How to Talk Like a San Franciscan This article originally appeared on February 26, 1984. If you have spent any time in bookstores lately, you must have noticed that there are books on San Francisco's past, present and future; books that tell you where to eat, where to drink, where to drive, where to take a bus, where to stay, what to look at and even how to cook in the San Francisco style, whatever that is. But no book tells you how to act like a native San Franciscan, because it is widely assumed that the breed, if it ever existed, is extinct. One book, "San Francisco Free and Easy," subtitled "The Native's Guide Book," says on the first page, "San Franciscans are notorious newcomers. The Front Lines of Ferguson « I don’t know what made me buy a plane ticket to St. Louis at 1:15 a.m. on Tuesday. Maybe it was remembering that feeling of helplessness and guilt after learning of the Trayvon Martin verdict while embarking on a carefree cross-country road trip. Maybe it was Eric Garner, who died only weeks ago in New York, after a police officer wrestled him to the ground and choked him. Maybe it was going to the south side of Chicago last month, stepping into Trinity United Church of Christ, made famous by the union of Barack Obama and now–pastor emeritus Jeremiah Wright in 2008. Maybe it was hearing the church’s announcements about the shooting and murder of kids from its congregation that I’d later read about in the news that evening.
The only guide to Gamergate you will ever need to read Anita Sarkeesian, the feminist writer and media critic who has been attacked in “Gamergate.” (Feminist Frequency/Flickr) Gamergate, the freewheeling catastrophe/social movement/misdirected lynchmob that has, since August, trapped wide swaths of the Internet in its clutches, has still — inexplicably! — not burned itself out. Late last week, when many of us thought we’d seen its end, the mob drove yet another woman from her home: This one, Brianna Wu, because she dared to tweet some jokes about the ongoing drama.
Every President’s Executive Orders In One Chart President Obama is due to announce an executive action Thursday, one that will change the legal status of millions of immigrants and is likely to be remembered as a major effort to change the country’s immigration system. The action would reportedly allow up to 4 million undocumented immigrants legal work status, and an additional 1 million protection from deportation. It would be one of the most wide-reaching executive actions in history. That has made Republicans furious. The New York Times has a good roundup of the reaction, including quotes from Sens. Voices from the Days of Slavery - Faces and Voices from the Presentation (American Memory from the Library of Congress) Approximately four million Americans enslaved in the United States were freed at the conclusion of the American Civil War. The stories of a few thousand have been passed on to future generations through word of mouth, diaries, letters, records, or written transcripts of interviews. Only twenty-six audio-recorded interviews of ex-slaves have been found.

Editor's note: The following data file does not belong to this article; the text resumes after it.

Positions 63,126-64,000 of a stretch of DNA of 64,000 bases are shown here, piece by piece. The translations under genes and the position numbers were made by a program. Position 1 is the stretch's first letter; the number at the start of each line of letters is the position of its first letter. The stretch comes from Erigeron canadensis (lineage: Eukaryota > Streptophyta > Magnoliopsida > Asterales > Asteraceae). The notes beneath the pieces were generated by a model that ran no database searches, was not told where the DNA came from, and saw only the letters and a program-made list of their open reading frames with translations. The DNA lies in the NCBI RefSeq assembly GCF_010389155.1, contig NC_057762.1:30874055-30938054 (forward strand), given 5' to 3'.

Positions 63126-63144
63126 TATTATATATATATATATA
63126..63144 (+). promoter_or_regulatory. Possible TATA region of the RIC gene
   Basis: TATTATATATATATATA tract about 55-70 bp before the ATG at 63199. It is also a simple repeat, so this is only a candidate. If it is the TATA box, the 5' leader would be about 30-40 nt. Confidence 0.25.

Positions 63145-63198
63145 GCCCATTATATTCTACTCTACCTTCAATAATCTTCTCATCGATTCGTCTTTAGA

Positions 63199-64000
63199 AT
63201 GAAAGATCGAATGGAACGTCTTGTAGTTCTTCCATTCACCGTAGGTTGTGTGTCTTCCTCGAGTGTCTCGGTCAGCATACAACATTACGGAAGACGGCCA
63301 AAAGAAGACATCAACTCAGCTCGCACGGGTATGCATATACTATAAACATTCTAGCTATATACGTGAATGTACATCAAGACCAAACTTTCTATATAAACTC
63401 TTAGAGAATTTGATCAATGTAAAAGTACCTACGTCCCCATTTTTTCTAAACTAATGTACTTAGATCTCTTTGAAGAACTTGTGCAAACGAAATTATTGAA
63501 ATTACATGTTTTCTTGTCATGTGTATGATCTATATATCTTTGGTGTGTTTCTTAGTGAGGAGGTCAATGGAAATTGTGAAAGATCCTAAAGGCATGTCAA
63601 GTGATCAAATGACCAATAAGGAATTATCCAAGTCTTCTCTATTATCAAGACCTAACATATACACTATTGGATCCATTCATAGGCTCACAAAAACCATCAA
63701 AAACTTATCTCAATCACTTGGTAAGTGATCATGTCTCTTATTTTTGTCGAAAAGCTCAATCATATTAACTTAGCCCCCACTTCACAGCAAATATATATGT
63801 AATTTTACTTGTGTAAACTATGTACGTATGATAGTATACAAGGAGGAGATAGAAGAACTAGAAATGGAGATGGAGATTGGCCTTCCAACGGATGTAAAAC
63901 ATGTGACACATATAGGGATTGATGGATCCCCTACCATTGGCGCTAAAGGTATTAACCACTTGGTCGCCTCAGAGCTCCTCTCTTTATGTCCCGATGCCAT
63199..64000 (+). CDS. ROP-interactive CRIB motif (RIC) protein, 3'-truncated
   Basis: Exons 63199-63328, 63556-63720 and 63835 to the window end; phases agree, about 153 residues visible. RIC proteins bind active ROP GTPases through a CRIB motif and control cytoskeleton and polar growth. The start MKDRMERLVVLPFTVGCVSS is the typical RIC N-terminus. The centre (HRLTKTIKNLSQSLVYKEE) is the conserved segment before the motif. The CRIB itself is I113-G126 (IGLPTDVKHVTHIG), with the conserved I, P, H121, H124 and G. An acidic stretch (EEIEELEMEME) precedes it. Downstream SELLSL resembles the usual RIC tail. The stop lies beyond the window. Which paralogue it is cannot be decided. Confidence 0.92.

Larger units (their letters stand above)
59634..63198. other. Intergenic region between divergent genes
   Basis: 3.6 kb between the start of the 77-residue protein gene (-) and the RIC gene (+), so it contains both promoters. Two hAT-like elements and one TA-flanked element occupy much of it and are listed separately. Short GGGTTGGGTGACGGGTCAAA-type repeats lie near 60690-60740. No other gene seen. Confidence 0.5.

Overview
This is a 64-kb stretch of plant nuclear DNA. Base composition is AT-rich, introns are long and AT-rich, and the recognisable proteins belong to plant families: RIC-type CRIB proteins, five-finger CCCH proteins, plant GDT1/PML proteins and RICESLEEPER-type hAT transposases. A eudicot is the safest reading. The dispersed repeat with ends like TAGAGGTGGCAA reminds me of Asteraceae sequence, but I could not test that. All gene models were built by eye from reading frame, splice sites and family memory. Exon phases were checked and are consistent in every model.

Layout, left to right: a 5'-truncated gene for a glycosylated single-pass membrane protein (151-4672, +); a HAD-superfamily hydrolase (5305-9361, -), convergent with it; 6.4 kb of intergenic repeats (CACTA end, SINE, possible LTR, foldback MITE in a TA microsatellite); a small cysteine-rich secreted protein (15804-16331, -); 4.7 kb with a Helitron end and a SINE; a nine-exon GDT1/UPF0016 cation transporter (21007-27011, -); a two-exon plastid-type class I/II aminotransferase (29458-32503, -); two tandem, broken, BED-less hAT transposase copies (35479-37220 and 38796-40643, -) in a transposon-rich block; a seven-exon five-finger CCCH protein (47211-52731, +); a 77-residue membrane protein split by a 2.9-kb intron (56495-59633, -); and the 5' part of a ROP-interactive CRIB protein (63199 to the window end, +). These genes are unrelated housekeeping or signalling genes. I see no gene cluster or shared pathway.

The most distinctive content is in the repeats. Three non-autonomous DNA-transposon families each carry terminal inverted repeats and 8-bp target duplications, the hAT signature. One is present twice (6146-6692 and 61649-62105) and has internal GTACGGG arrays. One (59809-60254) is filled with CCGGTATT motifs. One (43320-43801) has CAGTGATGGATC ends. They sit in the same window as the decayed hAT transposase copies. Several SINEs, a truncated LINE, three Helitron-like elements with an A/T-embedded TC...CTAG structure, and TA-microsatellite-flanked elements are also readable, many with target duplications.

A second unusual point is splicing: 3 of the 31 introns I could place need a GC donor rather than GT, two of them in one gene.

The Poorest Corner Of Town FERGUSON, Mo. — “I am!” “Mike Brown!” “I am!” Whites riot over pumpkins in NH and Twitter turns it into epic lesson about Ferguson Police were forced to descend on Keene, New Hampshire Saturday night after students and outside agitators turned the city’s 24th annual Pumpkin Festival into “a destination for destructive and raucous behavior.” Those words — spoken by Keene State College President Anne Huot to CNN — only begin to describe the scene, which led to dozens of arrests and hospitalizations. One rioter, Steven French, told the Keene Sentinel that he traveled from Haverhill, Massachusetts to attend the festival because he knew it would be “f*cking wicked.”
#HistoricPOC Is the Powerful Illustration of Black History Month Everyone Needs to See A new viral hashtag is shattering stereotypes about the way many Americans view Black History Month. #HistoricPOC, founded by #solidarityisforwhitewomen hashtag creator Mikki Kendall, has taken social media by storm this week. She created a platform to showcase the diversity of multiculturalism and race throughout America's history and prove that there is so much more for us to learn. Understanding the power of the photograph, Kendall's goal in creating the hashtag was to try to dismantle the singular narrative of American history pervasive throughout both the media and the education system.